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History Myths Buzzkilled

Albert Einstein: “A Little Knowledge is a Dangerous Thing.” Quote or No Quote?

Ah yes, Albert Einstein. Perhaps number 3 or number 4 on the all time mis-quoted list. No, he didn’t say that thing about the disappearance of bees, and the disappearance of bee pollination being the sign that animal life on the planet, especially humans, was doomed within four years. No, he didn’t say “if the facts don’t fit the theory, change the facts.” And, as we’ve shown in an earlier episode of Quote or No Quote, he didn’t say “the definition of insanity is doing the same thing over and over and expecting different results.” But people keep crediting [...]

The Nadir of African-American Life, 1865-1930

1865. The Civil War is over. Slavery has been abolished. The country is “reconstructing” itself. This should have meant that the lives of African-Americans improved during this period. But it didn’t. 1865-1930 is often called the “nadir of African-American life.” Not only did they gain very little economic or social benefit from the end of slavery, white Southerners built up a system of race oppression that still stains American consciousness. Listen as Professor Phil Nash explains it all! [/fusion_text]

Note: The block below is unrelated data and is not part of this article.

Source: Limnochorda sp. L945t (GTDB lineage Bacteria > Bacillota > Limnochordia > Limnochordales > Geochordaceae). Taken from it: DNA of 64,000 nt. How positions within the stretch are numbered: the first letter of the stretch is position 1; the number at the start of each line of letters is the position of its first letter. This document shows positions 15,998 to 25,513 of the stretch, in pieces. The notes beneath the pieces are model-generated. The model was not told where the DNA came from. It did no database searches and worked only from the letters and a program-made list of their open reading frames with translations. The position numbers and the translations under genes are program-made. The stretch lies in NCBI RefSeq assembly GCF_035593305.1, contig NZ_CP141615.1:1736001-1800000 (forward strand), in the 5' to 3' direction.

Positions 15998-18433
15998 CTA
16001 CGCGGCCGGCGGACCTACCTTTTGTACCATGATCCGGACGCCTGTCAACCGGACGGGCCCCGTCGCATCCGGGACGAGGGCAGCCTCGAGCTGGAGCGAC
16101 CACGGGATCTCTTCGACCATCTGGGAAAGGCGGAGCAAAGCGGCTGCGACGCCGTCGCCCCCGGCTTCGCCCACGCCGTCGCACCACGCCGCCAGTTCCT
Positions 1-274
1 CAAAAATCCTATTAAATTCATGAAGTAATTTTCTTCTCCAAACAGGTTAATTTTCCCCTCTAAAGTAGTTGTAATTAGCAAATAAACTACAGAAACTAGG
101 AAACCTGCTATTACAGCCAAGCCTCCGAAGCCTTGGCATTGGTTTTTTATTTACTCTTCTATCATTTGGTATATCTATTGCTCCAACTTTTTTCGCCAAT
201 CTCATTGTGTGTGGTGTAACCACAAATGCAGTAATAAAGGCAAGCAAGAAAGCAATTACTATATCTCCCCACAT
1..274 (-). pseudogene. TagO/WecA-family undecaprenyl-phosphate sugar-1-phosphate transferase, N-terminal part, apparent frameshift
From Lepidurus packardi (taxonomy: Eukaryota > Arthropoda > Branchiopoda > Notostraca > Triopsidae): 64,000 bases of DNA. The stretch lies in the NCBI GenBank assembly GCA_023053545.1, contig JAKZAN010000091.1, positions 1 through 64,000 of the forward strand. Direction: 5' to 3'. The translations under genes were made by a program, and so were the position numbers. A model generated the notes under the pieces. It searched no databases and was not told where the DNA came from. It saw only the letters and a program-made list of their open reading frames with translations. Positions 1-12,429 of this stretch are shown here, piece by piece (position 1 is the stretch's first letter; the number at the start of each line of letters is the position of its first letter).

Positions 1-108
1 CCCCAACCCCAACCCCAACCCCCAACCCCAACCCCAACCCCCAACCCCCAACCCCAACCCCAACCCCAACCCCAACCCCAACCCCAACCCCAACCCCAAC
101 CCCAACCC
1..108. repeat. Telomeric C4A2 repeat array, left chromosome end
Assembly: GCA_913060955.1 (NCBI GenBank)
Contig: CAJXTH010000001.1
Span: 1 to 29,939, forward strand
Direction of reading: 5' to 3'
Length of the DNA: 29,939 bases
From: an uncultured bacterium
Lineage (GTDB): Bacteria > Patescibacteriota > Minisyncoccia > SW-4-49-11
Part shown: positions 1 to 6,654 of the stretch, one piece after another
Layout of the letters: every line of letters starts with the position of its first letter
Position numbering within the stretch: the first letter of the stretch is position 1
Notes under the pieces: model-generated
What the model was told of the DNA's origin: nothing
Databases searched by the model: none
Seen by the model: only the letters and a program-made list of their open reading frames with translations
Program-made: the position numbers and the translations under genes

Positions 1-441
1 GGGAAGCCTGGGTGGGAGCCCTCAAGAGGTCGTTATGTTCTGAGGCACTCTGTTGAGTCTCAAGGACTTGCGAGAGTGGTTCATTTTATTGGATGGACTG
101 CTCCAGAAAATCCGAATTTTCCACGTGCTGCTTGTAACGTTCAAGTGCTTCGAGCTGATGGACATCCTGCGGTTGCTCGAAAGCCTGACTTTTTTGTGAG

Elizabeth Magie – Woman Crush Wednesday!

The board game Monopoly seems too complicated to have had one single inventor, right? Well, no. Elizabeth Magie invented it in the first few years of the 20th century, and called it The Landlords Game. But the original game was anti-landlord, and embodied many aspects of communitarianism. Find out about it, about Elizabeth Magie, and how it became “Monopoly” on this Woman Crush Wednesday! [/fusion_text]

U.S. Reconstruction

U.S. Reconstruction The Reconstruction period (1865-1877) after the Civil War was at least as complicated as the war itself. It’s also been fraught with different historian interpretations over the generations. Professor Phil Nash joins us to untangle what happened and put the strands back together to understand the history of the period and the people involved. [/fusion_text]

Man Crush Monday – Tommy Flowers